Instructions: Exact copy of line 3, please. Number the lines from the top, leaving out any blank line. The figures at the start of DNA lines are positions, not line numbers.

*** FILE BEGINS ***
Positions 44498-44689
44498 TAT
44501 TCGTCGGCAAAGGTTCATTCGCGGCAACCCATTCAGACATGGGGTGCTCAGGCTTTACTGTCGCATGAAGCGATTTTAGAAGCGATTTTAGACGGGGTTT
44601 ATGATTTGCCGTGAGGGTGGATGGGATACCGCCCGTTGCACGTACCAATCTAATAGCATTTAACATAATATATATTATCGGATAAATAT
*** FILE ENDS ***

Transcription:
44501 TCGTCGGCAAAGGTTCATTCGCGGCAACCCATTCAGACATGGGGTGCTCAGGCTTTACTGTCGCATGAAGCGATTTTAGAAGCGATTTTAGACGGGGTTT